The argument goes that the money people don’t really care about a script, so why bother? The answer, clearly, is so that when your work is finally shown to an audience of non-financiers, they have something positive to talk about beyond the pretty pretty pictures.

In reading the description and director’s notes for Steve Edmiston’s The Day My Parents Became Cool it becomes clear that the film is the result of the filmmaker’s desire to provide the experience of working on a film to high school students. If there was collaboration between Edmiston and the students on every aspect of the film, including the scriptwriting, it isn’t clear. What is clear si that this project was about the simple creation and execution of it; the fact that it was made at all is supposed to be victory enough.

This is about the nicest thing that could be said for it, however. Whatever the decision making was behind the script, all it is is an extended and not-very-good riff on the throwaway gags seen in the episode of Buffy: The Vampire Slayer entitled “Band Candy.” Perhaps the story idea came from the kids at the school level (“One day, all the grown ups in the world started acting and dressing like teenagers”) — maybe one of them came up with the visual gag of having Obama sporting a punk hairstyle — but we have to assume that not much else did. We doubt high schoolers even from a couple of years ago would work in a 17-year-old Braveheart reference out of left field. Whether it was intended or not, Parents reeks of calling-card-ism; more thought was spent on storyboarding the shot selection than in giving the shortest thrift to the actual story. Maybe this was the intent all along, just to give kids the technical experience, but it doesn’t mean it should be seen by a wider selection of the population, especially as a representation of Northwest Cinema.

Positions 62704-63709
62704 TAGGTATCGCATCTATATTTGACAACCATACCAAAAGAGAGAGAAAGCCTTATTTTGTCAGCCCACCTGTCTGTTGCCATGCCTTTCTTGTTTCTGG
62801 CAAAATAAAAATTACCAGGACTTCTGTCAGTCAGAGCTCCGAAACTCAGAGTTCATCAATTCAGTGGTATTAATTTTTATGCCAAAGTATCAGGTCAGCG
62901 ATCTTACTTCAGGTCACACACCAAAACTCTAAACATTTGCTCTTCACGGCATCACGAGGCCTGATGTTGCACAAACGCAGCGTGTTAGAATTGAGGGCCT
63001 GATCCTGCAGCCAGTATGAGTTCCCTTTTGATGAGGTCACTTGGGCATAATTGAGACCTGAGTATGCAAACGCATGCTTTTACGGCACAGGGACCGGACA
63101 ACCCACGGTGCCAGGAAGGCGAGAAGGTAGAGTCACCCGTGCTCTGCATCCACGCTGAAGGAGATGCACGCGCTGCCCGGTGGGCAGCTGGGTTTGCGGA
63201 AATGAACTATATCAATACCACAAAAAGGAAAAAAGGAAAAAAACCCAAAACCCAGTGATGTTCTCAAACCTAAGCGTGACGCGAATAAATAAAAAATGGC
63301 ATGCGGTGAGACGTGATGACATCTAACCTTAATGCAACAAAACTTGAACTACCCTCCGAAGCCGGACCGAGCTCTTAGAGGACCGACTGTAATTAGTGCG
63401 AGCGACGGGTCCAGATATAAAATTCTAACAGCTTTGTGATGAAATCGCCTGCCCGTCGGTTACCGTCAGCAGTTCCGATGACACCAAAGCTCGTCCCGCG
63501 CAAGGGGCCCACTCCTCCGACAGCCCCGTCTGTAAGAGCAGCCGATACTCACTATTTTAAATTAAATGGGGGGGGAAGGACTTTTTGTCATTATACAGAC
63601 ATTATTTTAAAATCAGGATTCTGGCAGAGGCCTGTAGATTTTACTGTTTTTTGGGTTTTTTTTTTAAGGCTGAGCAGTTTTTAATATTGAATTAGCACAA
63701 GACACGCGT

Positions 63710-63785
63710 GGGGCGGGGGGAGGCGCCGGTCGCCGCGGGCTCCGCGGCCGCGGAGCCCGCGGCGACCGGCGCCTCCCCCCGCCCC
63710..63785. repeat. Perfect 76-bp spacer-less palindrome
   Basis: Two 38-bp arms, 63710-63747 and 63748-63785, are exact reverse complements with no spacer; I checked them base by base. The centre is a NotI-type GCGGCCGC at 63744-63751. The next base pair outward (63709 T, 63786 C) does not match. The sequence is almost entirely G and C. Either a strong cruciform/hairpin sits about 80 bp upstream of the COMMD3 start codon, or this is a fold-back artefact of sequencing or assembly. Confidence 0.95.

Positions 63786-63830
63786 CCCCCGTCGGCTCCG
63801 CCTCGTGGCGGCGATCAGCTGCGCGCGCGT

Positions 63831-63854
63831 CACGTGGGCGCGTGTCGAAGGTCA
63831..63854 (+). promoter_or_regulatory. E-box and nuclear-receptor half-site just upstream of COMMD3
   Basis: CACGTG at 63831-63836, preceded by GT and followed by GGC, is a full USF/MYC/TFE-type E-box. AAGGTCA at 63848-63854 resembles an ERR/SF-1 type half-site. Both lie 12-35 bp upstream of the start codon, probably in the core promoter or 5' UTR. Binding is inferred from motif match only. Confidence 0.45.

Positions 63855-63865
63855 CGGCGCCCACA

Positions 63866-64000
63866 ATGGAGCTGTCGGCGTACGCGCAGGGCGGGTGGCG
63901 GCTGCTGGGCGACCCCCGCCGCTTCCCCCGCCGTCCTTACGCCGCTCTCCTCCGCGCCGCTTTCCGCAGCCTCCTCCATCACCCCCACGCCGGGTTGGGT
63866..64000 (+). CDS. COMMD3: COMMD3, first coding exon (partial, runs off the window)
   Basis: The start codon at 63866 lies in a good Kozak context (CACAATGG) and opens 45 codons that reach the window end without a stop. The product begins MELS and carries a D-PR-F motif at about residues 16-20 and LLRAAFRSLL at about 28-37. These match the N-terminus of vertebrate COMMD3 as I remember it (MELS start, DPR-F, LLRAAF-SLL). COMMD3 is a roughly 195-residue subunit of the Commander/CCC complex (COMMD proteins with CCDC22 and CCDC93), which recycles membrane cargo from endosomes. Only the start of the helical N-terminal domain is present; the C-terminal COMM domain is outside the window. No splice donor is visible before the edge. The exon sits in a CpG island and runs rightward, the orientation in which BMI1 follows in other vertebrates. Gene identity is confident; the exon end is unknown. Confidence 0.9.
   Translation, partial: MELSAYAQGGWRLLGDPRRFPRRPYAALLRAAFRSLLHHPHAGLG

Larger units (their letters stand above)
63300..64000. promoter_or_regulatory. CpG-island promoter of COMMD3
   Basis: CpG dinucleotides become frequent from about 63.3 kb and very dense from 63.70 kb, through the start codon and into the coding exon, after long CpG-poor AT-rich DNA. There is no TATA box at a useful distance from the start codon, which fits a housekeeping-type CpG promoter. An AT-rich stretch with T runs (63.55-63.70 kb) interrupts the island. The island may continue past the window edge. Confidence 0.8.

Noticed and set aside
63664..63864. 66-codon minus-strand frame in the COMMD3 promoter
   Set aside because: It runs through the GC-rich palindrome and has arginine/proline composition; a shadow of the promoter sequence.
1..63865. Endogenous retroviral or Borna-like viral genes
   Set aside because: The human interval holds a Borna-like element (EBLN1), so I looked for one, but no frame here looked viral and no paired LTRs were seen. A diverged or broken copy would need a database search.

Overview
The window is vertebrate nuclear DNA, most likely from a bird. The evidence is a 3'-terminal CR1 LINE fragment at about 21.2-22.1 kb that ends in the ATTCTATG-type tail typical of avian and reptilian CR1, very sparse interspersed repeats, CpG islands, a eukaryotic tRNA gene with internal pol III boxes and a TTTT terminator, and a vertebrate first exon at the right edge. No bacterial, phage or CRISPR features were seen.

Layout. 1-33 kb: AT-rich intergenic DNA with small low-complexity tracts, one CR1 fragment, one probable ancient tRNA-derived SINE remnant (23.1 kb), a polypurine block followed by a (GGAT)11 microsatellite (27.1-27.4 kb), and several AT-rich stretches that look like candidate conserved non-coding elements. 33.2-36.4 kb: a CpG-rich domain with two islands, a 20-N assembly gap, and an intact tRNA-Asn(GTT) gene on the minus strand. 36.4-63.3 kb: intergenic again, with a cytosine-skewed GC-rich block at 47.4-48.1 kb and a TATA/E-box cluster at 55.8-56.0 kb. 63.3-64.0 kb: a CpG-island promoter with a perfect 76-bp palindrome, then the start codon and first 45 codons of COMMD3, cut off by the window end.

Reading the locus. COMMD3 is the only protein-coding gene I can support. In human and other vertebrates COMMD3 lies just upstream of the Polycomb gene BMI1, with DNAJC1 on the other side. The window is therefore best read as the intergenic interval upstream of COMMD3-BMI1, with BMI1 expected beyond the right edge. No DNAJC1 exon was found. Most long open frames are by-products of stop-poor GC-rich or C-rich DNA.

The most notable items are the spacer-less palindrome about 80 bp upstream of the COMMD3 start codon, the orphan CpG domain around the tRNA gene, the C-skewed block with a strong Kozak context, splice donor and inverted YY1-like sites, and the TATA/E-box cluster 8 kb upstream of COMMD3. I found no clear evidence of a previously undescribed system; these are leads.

While far from perfect, Maria in the Kitchen, Nik Perleros’ and Laurel Minter’s contribution to the program, is an amiable enough experience for most of its running time. It aims for a quirky, humorous, quasi-observational tone and achieves it in the safest, most Hollywood, way possible. The result is a little affected, especially when we’re watching some borderline creepy behavior by Bob, the nebbishy protagonist — borderline for Hollywood, which we know would translate to simply creepy behavior in real life — but anyway, it’s a little movie about a recently retired confirmed bachelor who has a gorgeous waterfront home, a couple of seemingly typical drinking buddies, and who forgets he has a cleaning woman, the titular Maria. Things proceed predictably from this point, with Bob awkwardly learning to make friends with a woman, yes, even a woman from another culture, with moments of patented “bonding” and everything.

The film is shot and edited well, if a little too briskly; it looks good. The cast is filled with Seattle Stage regulars, so if you’ve seen a play in recent years, you’re going to recognize the majority of the faces on screen. Had the film decided to simply be about this awkward man becoming friends with his magical Mexican cleaning woman, it would have been a perfectly benign little movie. But, you see, mainstream entertainment has a thing about ‘character growth,’ no story is complete without the main protagonist having experienced a ‘growth’ moment. A time when our hero is at a crucible of some sort, where he must learn the error of his ways and correct it. Otherwise, he isn’t a hero; he is not someone we could identify with.

It is in providing this moment that Maria goes off the rails. It arrives at a lurch — let’s just say that one of the drinking buddies shows himself to be both a racist and a lout. From the moment that unfortunate scene begins all the way through to the end, forced beat after forced beat arrive with all of the subtlety of a 2″x4″ through the sternum. There is a brief respite when Bob decides to yell his now-former friends off of his property, that moment is inspired and out of left field. The rest of the closing moments are not, however, so that when you get to the final shot in the film, its hint of a serene aftermath does not feel earned.

As a program, Reel NW has proven its worth many times over since it began airing in November of 2010. Its schedule of airing a program at least once a month means that we’ll be seeing original works from this region on a regular basis. This seems to be one of the first times they have dabbled with narrative fiction in any way, here’s hoping it’s not the last. There’s an untapped resource of local talent out here, and Reel NW would be wise to continue showcasing it.